We all know how most UK festivals work- you show up, you camp somewhere, usually muddy and wet, you sneak a few bottles under your shirt/short/hat/combination and you head to the arena for some musical action. Don’t get me wrong, I’m a massive festival fan, but the Great Escape is a different kind of festival altogether. It’s almost completely focused on ‘new music’, and with that tagline comes a whole new era of ‘festival’ in general. Although it is a brilliant collection of new music, with everything from up-and-coming indie bands to an underground grime scene, whether it’s festival status is truly deserved, is debatable. You don’t have the same camaraderie as camping in a field and getting wasted with your friends, it’s a completely urban environment and I can imagine for a non-brighton dweller can be quite hard to navigate.
For those of you who are unaware of what the Great Escape is, it’s a four day extravaganza in which various venues around Brighton host gigs and events under the same umbrella.
I grew up in Brighton, and seeing the Great Escape flourish every year has been a real beauty to behold. It puts the city in a good mood, there are loads of artists wandering around, I get to go to venues I’ve never been to before or wouldn’t go to without reason. It’s nice to promote new talent and isn’t massively overpriced for what it is. There’s a lot of nice little treats that come with your wristband, like a couple of free drinks at certain places or discounts on food and fringe events. It makes the city way more lively and you look at Brighton through rose tinted glasses, it brings a bucket load of atmosphere to my friendly city.
The long weekend itself was hectic, Some of the acts were unrefined, some were okay and some to be quite frank, some were pretty dreadful – with new music comes it’s fair share of risk – but when you get the one show that gives you the ‘I’m going to be able to brag about seeing these guys before they were famous’ feeling, it gives you goose bumps and an air of cockiness that lasts all evening, and that’s what GE is all about.
The festival is well known for its urban music vibes, with patterns showcasing Lady LeShurr in a packed out, madly energetic gig, however even with Stormzy playing a ‘spotlight show’ and music from Craig David’s new DJ act TS5, there was a very melancholic, Scandi-Pop, indie vibe to the majority of the festival, but that might be tailored to maybe the shows I happened to catch. A few favourites to call out were HER and SISKA, both French and both very different. The first was oozing sex all over the hope and ruin and had powerful vocals with highly sensual lyrics. The latter was a soulful, almost folky, bass filled vibe with some of the best vocals I heard all weekend.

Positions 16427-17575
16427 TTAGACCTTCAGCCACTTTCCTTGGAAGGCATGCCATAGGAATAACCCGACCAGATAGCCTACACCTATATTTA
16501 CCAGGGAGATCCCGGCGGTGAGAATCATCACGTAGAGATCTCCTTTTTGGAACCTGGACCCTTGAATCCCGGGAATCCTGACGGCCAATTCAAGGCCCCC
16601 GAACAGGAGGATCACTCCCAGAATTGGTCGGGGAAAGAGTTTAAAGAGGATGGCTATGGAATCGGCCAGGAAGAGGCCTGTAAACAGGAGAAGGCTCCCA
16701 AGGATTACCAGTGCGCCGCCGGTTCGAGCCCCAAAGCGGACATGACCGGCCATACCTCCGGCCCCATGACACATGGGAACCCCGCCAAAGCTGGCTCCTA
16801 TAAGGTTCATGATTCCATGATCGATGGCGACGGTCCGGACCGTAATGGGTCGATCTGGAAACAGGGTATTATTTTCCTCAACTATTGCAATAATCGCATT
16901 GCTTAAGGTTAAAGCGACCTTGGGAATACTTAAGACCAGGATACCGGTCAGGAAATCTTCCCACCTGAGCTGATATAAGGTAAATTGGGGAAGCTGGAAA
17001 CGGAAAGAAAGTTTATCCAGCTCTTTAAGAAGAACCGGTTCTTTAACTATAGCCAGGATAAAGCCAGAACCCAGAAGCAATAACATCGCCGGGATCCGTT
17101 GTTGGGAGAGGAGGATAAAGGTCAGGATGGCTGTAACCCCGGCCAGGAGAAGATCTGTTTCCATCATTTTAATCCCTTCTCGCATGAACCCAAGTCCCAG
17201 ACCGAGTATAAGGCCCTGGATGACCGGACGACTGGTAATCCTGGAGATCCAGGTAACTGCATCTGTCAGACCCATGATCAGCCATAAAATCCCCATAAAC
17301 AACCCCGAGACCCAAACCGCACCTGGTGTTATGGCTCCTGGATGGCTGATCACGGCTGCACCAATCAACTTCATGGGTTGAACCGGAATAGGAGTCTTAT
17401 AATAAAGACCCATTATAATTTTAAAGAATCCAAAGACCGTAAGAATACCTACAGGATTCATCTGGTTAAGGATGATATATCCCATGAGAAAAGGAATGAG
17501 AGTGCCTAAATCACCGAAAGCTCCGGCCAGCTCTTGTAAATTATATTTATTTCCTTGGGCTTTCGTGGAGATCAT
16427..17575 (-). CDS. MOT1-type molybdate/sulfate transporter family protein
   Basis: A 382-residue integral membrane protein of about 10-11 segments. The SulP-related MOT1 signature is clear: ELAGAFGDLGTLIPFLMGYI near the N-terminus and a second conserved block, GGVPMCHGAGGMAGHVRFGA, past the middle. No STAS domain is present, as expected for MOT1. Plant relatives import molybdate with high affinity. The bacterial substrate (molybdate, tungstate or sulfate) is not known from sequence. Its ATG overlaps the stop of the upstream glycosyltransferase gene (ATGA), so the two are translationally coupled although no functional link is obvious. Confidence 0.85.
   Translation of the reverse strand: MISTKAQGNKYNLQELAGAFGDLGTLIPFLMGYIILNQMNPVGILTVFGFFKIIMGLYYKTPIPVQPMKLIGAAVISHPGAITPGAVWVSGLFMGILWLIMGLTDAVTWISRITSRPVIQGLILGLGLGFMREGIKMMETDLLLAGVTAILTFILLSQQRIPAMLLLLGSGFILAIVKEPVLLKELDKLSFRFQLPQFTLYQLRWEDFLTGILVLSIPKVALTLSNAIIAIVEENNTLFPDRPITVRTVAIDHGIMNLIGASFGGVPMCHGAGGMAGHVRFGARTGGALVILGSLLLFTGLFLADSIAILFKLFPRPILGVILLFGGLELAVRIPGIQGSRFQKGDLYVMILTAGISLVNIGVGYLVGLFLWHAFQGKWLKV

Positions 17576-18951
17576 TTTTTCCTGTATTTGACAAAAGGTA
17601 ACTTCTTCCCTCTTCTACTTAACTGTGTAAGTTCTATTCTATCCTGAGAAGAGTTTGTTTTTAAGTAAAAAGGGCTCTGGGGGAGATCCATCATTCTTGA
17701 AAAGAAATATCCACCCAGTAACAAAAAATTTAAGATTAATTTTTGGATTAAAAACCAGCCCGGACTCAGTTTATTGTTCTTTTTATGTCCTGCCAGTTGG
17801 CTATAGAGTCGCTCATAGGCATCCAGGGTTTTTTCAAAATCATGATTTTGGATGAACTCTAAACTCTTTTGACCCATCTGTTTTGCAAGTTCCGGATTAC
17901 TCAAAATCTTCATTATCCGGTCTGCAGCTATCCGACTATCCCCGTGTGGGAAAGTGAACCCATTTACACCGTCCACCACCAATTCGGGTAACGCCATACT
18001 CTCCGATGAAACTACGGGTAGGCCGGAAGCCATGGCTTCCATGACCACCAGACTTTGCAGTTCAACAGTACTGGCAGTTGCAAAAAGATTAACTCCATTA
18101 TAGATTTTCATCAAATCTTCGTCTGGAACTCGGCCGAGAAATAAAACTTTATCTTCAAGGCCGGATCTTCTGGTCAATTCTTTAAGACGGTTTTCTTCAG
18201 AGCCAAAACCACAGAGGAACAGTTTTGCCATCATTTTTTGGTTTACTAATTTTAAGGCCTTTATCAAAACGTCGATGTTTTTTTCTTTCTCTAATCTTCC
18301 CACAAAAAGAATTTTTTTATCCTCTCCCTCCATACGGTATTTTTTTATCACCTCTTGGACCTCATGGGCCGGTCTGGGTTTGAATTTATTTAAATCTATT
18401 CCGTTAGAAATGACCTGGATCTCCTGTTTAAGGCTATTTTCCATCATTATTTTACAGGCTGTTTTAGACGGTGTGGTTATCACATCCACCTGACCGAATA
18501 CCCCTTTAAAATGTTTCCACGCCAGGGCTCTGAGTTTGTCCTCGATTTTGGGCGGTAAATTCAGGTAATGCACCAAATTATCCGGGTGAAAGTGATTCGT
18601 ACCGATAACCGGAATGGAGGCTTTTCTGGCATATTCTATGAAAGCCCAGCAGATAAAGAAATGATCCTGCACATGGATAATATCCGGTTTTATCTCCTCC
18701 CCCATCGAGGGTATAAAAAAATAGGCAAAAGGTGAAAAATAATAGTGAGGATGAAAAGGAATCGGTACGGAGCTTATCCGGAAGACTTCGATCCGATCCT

Alongside all the lesser known artists, there were still some heavyweights pulling crowds to bigger venues, with Jake Bugg bringing the energy to Wagner Hall, which in itself is a masterpiece, even if a little hard to find. An amazing tucked away venue behind Saint Peters church- outdoors, fairy lights, and a cute little bar with a stage surrounded by foliage. It’s the type of place you had to stay at all day to see the one act you were actually interested in at 21:30. Mystery Jets also played a lively set, with a more prog-influenced feel than anything we’ve seen from them before at the Corn Exchange, a venue more central, capable of holding bigger crowds, and one of the best organised throughout the festival. The newly rejuvenated ‘Old Market’ also saw its fair share of action, with The Temper Trap playing a beautiful Amazon Live: Front Row gig, bringing a fresh lease of life to the venue.
Alongside the full blown Great Escape, is its rebellious little sibling that crops up all over the shop, The Alternative Escape. Although technically still a branch from the same tree, the Alternative Escape boasts something a little different, showcasing newer acts from specific labels and the Black Lion pub even hosting a few more learned events and East Street Tap remaining a hot spot for music and some definite refreshment throughout the evening.
It’s been over ten years since its humble beginnings in 2006, and although it’s continuing to bloom into a must-see of the summer, I do feel it needs to be slightly refined. They’ve got some great ideas and concepts, but the venues need to be stronger, maybe a few more outdoors stages, a few more quirky events, and just that little bit extra on top of the music. The music is great, but when you hit a three hour lull in the middle of a saturday afternoon, I can imagine those of us not from Brighton would feel quite irritable, which is the last thing you want in a crowd. But I say this from the perspective of a mum wanting to see it’s baby do well. The focus is on the music and the bands, and that’s something that gives it an edge, which can be lacking from the larger, more mainstream festivals these days. Things are only going to get better, and I for one can’t wait till next year.